Strategy[edit | edit source]

Level building[edit | edit source]

The player's job is actually quite simple; keep at least one Castle in Acre and one in Tripoli alive for an hour. The difficulty here is, however, that the player - in contrast to the opponent - cannot advance into the Imperial Age and cannot create any Villagers or Town Centers. However, the player can build Trading Cogs and Fishing Ships, so they can gather food and gold. There is very little wood on the map and it can usually only be reached over long walks or in very dangerous locations, so the player will constantly have wood problems. Since the player cannot build Castles, the small increase in stone will be sufficient.

Their own city (Acre) is attacked again and again by the Mamluks, while the Tripoli (blue) is harassed by Aleppo. There is also the Crusader Orders (yellow), which can theoretically be controlled by chat commands; however, this is very buggy, so don't expect much from them.

Basic tactics[edit | edit source]

From the first moment on, the player has to defend, because at the beginning of the scenario, the initial attack from the Mamluks is already in progress. The Mamluks - like Aleppo - will primarily attack with Cavalry Archers, Camel Riders, and Mamelukes, as well as Battering Rams and Onagers. Every now and then there are also swordsmen, Crossbowmen or Scorpions. The Cavalry Archers and rams represent the biggest problem here. Since the AI skirmishes excellently and effectively take out the Longbowmen of the player due to the technological progress with the Cavalry Archers, the player has to keep an eye on the Longbowmen; they are key in any English defense. If the player is overwhelmed by multitasking, they should make a lot of use of the pause function. However, the rams must be removed in some other way, which is best done by cavalry or Pikemen. However, since Longbowmen require wood instead of food, and wood is the scenario's scarcest resource, Pikemen cannot be wasted as trash units here.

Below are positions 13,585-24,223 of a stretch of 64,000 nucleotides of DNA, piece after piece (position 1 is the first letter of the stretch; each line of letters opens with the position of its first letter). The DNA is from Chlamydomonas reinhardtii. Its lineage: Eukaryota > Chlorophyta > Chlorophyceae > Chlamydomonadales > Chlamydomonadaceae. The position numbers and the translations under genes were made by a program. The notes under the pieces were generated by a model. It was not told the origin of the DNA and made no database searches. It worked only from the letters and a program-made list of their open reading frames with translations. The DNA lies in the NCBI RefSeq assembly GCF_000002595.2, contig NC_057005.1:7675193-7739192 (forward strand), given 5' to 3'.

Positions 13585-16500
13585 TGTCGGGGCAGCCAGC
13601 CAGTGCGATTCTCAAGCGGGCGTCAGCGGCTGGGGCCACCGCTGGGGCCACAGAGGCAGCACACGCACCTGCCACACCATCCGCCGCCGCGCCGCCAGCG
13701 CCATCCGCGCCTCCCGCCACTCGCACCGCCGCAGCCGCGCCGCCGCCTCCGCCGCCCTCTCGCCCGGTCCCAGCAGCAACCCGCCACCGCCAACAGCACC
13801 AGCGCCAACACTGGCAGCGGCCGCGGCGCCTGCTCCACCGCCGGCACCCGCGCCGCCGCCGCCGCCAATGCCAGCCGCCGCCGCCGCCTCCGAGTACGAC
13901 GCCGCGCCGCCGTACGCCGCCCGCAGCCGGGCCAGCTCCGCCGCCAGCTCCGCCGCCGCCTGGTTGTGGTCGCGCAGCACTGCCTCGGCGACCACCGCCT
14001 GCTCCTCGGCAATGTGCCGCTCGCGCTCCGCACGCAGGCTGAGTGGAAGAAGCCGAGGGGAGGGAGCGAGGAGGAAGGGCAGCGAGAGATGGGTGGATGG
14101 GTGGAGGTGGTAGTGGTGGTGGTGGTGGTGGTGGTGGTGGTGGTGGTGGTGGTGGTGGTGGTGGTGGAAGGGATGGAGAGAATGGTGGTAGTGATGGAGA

Beginning[edit | edit source]

At the beginning of the scenario, the player should first bring all troops to the upper area of the base and divide and group them into infantry, cavalry and archers. Use at least the defensive stance for melee fighters and block movement for ranged fighters. The player also has two Monasteries, each with a Monk and a Relic. Bring the Relics to the Monastery and then send the Monks to the troops (grouped separately or with the archers). In the meantime, the player should have all of the Villagers gather wood, except for the four by the stones, in the best possible positions in the city. The two lower stone workers will actually mine stone; The other two stone gatherers are sent to the gate in the direction of Tripoli - Tripoli's AI is very incompetent in repairing their walls, so these villagers will take care of it. Depending on the micromangement of the player, this could be wooden hooks in Tripoli or hide in a building there; Tripoli will always send their soldiers out, and so opposing camels come into the Castle, which can kill the player's villagers quickly. At the same time, the player should build 5 Trade Cogs and 5 to 10 Fishing Ships. In the long term, a number between 10 and 15 is desirable. If the player has problems doing all of this at the same time, the pause function is recommended again.

Remaining raw materials can now be used in troops and research; Longbowmen, Knights and Light Cavalry should be preferred as soldiers. When researching, the order should be ranged combat damage, cavalry armor, light cavalry, melee damage, Chemistry, Ballistics, Masonry, tower upgrade, Yeomen, archer armor, and finally tower damage increase. Other research can help as well, but is nowhere near as important. In most cases, research is better than more force; 10-15 Longbowmen and around 20 cavalry units are sufficient at the beginning.

The player should now repel the starting attack. Try to minimize loss. The cavalry should if possible only destroy the rams and then withdraw; the Longbowmen will do most of the defense. Use the Monks too.

Next step[edit | edit source]

After the attack is repulsed, move all troops south. There is a little Mamluk camp there that the player has to destroy; this prevents a land attack for the next 40 minutes. Also chat the Teuton with orders to attack the other Mamluk camp in front; For their destruction, the player not only has a much easier defense, but also get raw materials to boost research / army.

Depending on how fast and injured the player is, they can now also try to destroy Qaqun; but be careful. Qaqun has very few soldiers, but right next to Qaqun is the Mamluk harbor, which has a large garrison with which the player does not want to mess with under any circumstances. When in doubt, save before an attack on Qaqun and load if it goes wrong.